You’ve completed your online dating profile; you’ve envisioned where you want to be in years to come; and even considered how to choose the right person to fall in love with. It’s nearly time to make your first date but there’s still a bit of work to be done.

One of the most important things is to define your Dealmakers and Dealbreakers, the things you want and do not want from your new love.

Your Dealmakers will be in alignment with your intention and vision for your relationship. However, to eliminate the frogs, we need to be able to rule out the Dealbreakers, as part of the sorting process of who you will have your fist date with.

dealmakers and dealbreakers

Here’s some examples of Dealmakers:

  1. They are well mannered, considerate, and respectful to you.
  2. You have a sense of trustworthiness in the way that they write or talk to you.
  3. They are responsive and reliable, text you or contact you when they say they will.
  4. You can sense the warmth, friendliness, honesty and kindness.
  5. They are emotionally intelligent, considerate of your feelings and aware of how their words and behaviour may affect you.
  6. They can apologise if they see they have let you down.
  7. They can take responsibility for themselves. 
  8. They live a healthy lifestyle.
  9. They share your values and want similar things in life and a relationship.
  10. They feel equal to you.
  11. They are available.
  12. They are accessible
dealmakers and dealbreakers

Some examples of Dealbreakers:

  1. They are unreliable, disrespectful, cross boundaries to sexualise your conversation before you’ve even met.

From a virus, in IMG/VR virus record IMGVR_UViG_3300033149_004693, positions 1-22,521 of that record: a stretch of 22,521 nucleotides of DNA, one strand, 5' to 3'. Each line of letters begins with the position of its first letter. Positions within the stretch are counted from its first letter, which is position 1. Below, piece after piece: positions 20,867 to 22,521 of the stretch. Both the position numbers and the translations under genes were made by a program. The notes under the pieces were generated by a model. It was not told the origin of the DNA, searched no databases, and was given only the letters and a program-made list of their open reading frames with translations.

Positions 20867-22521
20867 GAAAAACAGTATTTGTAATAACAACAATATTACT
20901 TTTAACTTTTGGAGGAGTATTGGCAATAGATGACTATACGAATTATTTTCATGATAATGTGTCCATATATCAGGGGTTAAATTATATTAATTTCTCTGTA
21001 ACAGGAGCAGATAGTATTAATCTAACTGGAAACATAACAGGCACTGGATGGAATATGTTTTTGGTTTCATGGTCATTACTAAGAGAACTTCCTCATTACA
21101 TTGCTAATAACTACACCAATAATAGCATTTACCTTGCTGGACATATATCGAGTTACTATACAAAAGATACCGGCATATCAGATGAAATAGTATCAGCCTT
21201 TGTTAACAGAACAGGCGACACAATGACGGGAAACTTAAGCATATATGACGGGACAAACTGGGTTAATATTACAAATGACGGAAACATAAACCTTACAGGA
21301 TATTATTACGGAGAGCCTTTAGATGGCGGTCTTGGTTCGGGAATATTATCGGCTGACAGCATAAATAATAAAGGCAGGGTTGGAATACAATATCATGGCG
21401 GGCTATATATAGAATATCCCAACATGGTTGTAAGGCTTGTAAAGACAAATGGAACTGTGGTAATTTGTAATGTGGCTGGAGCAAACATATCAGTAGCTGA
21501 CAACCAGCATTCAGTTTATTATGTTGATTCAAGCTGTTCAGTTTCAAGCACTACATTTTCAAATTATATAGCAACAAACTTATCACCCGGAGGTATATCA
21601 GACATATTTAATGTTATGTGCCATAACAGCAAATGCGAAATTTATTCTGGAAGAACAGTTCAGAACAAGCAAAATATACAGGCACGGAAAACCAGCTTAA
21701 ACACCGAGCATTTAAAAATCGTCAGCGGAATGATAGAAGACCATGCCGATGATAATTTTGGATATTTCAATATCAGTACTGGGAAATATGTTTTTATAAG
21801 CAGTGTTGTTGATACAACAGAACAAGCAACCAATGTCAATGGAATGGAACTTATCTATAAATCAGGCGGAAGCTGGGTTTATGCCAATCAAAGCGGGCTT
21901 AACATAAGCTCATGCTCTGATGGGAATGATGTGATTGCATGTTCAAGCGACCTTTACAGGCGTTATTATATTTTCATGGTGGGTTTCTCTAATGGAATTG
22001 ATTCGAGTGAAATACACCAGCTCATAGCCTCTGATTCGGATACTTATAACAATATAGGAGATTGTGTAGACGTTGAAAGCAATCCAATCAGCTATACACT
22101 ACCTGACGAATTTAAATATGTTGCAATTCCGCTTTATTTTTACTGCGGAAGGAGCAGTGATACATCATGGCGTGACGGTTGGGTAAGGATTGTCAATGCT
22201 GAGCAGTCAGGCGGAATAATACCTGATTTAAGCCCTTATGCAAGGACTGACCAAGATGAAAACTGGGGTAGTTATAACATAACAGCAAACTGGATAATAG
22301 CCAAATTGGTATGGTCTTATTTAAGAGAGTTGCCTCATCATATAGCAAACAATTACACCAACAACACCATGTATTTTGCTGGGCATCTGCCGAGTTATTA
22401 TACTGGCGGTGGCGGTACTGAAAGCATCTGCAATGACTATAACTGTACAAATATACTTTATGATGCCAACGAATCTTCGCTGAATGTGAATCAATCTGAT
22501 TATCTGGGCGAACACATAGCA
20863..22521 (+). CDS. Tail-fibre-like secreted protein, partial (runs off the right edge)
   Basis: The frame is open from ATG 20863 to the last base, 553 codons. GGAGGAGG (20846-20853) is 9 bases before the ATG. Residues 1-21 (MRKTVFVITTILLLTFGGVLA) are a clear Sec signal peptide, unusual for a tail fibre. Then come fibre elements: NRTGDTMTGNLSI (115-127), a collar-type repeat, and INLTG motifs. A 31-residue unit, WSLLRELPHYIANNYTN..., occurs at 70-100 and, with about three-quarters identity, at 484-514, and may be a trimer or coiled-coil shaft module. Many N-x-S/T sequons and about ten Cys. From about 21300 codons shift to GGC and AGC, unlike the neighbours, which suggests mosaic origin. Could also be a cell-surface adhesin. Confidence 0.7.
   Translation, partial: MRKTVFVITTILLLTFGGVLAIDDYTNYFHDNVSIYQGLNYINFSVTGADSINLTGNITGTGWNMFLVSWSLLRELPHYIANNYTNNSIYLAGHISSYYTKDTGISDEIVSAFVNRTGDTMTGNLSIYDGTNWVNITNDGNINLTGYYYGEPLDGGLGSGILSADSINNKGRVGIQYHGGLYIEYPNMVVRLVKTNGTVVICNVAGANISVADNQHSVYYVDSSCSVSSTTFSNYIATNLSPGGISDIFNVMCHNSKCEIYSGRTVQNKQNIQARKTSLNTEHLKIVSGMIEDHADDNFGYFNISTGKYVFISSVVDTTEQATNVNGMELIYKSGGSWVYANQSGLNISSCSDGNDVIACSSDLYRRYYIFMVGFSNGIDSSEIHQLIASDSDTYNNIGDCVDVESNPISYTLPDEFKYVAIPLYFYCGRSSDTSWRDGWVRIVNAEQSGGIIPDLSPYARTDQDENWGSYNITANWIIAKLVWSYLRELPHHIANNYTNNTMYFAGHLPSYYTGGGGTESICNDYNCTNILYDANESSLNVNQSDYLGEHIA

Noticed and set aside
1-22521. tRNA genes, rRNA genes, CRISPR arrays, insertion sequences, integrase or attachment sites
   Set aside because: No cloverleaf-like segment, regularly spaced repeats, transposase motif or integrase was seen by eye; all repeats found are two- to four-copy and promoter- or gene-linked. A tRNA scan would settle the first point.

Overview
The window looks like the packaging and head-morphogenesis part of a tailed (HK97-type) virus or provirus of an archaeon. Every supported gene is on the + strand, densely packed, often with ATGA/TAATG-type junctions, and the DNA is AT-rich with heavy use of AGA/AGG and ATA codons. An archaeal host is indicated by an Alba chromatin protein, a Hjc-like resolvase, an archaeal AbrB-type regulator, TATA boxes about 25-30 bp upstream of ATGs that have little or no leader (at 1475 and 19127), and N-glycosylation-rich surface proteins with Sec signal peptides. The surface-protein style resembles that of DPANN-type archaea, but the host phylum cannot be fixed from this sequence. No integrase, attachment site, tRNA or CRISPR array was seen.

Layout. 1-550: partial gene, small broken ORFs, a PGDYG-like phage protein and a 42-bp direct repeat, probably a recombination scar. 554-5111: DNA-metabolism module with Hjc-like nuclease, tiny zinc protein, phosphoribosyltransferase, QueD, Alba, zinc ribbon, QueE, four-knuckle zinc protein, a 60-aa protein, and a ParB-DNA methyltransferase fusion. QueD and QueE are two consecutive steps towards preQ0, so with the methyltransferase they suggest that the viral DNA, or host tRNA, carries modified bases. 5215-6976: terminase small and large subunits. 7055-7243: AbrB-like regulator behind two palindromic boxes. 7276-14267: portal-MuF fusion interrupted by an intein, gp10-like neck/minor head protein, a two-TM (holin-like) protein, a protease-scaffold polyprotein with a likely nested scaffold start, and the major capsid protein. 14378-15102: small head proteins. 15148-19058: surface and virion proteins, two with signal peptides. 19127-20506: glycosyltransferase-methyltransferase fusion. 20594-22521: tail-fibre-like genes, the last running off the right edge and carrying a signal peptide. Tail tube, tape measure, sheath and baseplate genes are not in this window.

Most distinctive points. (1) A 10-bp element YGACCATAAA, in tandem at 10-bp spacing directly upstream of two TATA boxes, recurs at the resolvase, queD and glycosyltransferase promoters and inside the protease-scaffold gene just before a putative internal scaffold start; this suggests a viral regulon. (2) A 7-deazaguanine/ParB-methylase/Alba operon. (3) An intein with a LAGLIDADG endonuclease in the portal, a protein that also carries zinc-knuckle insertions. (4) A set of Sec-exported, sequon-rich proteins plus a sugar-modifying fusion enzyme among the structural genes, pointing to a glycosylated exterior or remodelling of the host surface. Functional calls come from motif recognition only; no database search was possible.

2. They behave suspiciously, give you the feel that they want to have power over you rather than power with you.
  3. You have a feeling of game-playing.
  4. They don’t respond when they say they are going to, and disregard how that might affect you.
  5. You don’t feel the warmth, friendliness, honesty, and kindness.
  6. They don’t demonstrate emotional intelligence, consider your feelings, and lack awareness of the impact of their behaviour on you or others.
  7. They don’t apologise if they have let you down or kept you waiting overly long.
  8. They show a sense of victimhood, the world, their ex etc is out to get them.
  9. They don’t live healthily, maybe have active addictions.
  10. They have different values and want different things from life or a relationship.
  11. They do not feel your equal, either so superior that you feel intimidated or so inferior that you feel you’d need to rescue them.
  12. They are embroiled in other relationships, not able to be sufficiently committed to you should you start a relationship together.
  13. They live so far away that it would be difficult or a drama just to visit each other.
dealmakers and dealbreakers

Written in black and white it’s easier to define healthy and unhealthy contact. This isn’t an all-inclusive list.  You will also be listening to your own feelings and instincts.

The important thing is to go slowly and make a container of trust and respect before you engage any further. If this isn’t possible, let them go.  You don’t want someone who gives you anxiety and agitation, heartache and a headache. You’ll naturally want someone who makes you feel excited, warm, calm and safe.

If you would like to talk about finding the right person for you, please don’t hesitate to get in contact.